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The ice age: unpicking the rise of ‘premium’ frozen food

The ice age: unpicking the rise of ‘premium’ frozen food

by Ollie Lloyd 12 July 2018

With frozen food beginning to shed its unfavourable reputation, businesses are starting to tap into our demand for quality ingredients whilst offering a convenient, easy solution for feeding families in minutes. Ollie Lloyd talks to Jo Davendish, founder of Gourmande, to find out more.

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In 1953, when US food brand Swansons packaged up the American dinner in an aluminium tray, some thought the role of the home chef was under threat. While there’s no doubt that manufacturers like these have influenced our habits in the kitchen, now it is eager chefs and ardent home cooks who are pioneering convenience food today.

As home freezers became more common in the ‘60s and ‘70s, the idea of the TV dinner started to percolate into UK culture. Women were working longer hours away from the house, so the idea that there was this simple solution to ease the stress of getting home was well received, even if the quality of the food, at first, wasn’t.

Now, frozen food elicits a similar reaction ­– most people have some idea of horsemeat lasagne, soggy oven chips and bland samosas. It’s hard to blame them. We’ve lived with pre-prepared meals for so long, and become all too accustomed to the difference between how they’re advertised and what they are in reality (although a quarter of us still buy them at least once a week). The notion that frozen can be fresh and exciting seems like a dichotomy. But consider how sweet and verdant a frozen pea can be, or the natural aromatics frozen herbs retain after spending months in the freezer, and it becomes clear why home cooks are beginning to see the freezer as a friend – not their arch enemy.

Hear more about Gourmande on the FoodTalk podcast

Hear more from Jo Davendish, the founder of Gourmande, on the FoodTalk podcast.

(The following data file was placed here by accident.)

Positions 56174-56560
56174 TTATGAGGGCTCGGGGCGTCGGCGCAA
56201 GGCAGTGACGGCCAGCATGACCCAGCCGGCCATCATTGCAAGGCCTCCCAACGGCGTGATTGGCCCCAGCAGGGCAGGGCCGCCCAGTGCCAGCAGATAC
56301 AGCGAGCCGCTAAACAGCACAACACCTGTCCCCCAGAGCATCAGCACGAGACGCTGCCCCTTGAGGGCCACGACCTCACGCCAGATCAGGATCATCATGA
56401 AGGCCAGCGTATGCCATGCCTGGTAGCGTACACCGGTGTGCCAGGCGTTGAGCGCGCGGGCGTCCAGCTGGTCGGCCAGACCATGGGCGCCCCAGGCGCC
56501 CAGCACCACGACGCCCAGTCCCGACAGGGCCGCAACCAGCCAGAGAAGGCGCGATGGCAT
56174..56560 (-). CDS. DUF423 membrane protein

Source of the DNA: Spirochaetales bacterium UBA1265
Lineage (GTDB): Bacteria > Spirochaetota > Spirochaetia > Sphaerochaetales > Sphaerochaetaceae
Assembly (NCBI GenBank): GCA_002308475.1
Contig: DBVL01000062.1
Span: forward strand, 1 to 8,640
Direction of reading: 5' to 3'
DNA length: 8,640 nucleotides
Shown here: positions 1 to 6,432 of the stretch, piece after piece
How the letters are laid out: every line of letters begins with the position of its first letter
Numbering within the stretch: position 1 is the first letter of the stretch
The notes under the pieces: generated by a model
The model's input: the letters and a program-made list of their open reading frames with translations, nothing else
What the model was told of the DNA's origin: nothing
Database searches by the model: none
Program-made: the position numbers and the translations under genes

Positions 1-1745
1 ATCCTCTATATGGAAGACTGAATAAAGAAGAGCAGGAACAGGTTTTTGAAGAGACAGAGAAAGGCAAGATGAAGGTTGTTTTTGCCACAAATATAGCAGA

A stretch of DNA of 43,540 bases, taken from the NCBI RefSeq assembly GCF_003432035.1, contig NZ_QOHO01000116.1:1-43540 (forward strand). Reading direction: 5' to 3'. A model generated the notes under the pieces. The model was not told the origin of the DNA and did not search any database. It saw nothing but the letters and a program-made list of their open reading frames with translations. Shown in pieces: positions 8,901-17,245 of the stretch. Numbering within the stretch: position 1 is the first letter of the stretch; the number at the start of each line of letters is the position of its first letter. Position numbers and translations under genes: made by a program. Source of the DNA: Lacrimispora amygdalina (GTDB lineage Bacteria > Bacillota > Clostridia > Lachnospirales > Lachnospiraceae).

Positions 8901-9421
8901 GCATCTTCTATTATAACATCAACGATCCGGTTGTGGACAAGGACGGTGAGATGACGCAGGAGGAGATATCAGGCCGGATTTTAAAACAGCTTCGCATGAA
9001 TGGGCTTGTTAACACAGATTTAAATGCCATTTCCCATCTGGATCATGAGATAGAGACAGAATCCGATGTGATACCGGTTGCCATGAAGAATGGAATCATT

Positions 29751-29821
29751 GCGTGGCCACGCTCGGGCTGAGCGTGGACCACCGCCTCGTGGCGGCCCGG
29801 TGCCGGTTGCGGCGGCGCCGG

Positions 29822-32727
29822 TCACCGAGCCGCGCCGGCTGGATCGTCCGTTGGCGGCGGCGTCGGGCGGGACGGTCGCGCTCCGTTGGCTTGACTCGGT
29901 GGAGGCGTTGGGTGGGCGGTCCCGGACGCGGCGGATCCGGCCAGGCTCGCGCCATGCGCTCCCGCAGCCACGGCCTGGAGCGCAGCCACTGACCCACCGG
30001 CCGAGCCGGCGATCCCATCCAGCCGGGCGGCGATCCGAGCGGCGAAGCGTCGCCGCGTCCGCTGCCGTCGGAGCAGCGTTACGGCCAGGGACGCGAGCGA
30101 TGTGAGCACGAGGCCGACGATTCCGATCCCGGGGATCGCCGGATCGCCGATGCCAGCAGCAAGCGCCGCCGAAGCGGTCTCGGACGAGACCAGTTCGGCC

Our lives are increasingly busy, but there is an increasing demand for eating well, even if that involves digging a little deeper into our pockets. We’re crying out for less food wastage too, but perhaps the answer is glaring right at us ­– ignoring the few stray peas at the bottom of the freezer drawer, the whole idea of refrigeration is to preserve what we can’t eat right away. While all this is going on, each of us identifies with food in ways we’ve never done before. We’re vegans, vegetarians, paleo, not paleo, dairy-free, gluten-free, processed-free, clean eaters or coeliac. Catering for every diet and appetite at the family dinner table is more of a challenge than many home cooks would like it to be.

So this should be a great opportunity for retailers who are known to stock frozen food and ready meals, right? Supermarkets have stepped up to the plate in this area and increasingly the frozen food aisles are looking less like morgues. In many ways Iceland has led the charge here and it stocks an impressive range of frozen ingredients, from prawns to lobsters and scallops. However, some of the real innovation is coming from beyond supermarkets, with the likes of Cook, Thyme and Gourmade stepping in.

Gourmade’s founder Jo Davenish realised she was spending a lot of time (and energy) preparing different meals from scratch at different times for her three kids. Playing more of a long game seemed to make more sense. ‘I started making lasagnes in batches of three or four,’ she says. ‘Then started freezing them. Every time we wanted lasagne it was twenty minutes in the oven rather than a run around the kitchen.’

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What started solely as a home kitchen-based activity became a fully fledged pre-prepared food brand last year, selling to Amazon Fresh, Nisa, Spa and farm shops in the South. There are ten dishes such as beef bourguignon, fish pie, chicken and bacon gratin, lamb tagine and Belgian chocolate roulade under Gourmade’s belt, with another ten in the works. All are familiar items to the British home cook’s repertoire, and not much different in their preparation either. ‘There are adjustments to the recipes,’ says Jo. ‘I will start off with how I like it and would have it ideally, then it goes off to large production and you have to tweak various things, but not terribly. They really are cooked from ingredients you’d use at home.’

At this point, it should be remembered how broad the world of frozen food really is, as the quality of ingredients and how they’re prepared should factor in as much as it does with any other food product. Just because something is frozen doesn’t mean you can hide behind cheap ingredients, or flavour-boosting additives. For this reason, Jo works closely with British producers in their own production kitchens to make sure quality isn’t lost with scale.

Gourmade is barely a year young. But it reflects the way things are going. Spending on frozen meals has been on the up in the past few years, even though ready meals are slightly less popular year on year. This suggests people are open to spending more, but for a better standard, and less often. As should have always been the case, there’s a time and place for the pre-prepared meal. Not just something for someone who thinks they can’t cook, won’t cook.

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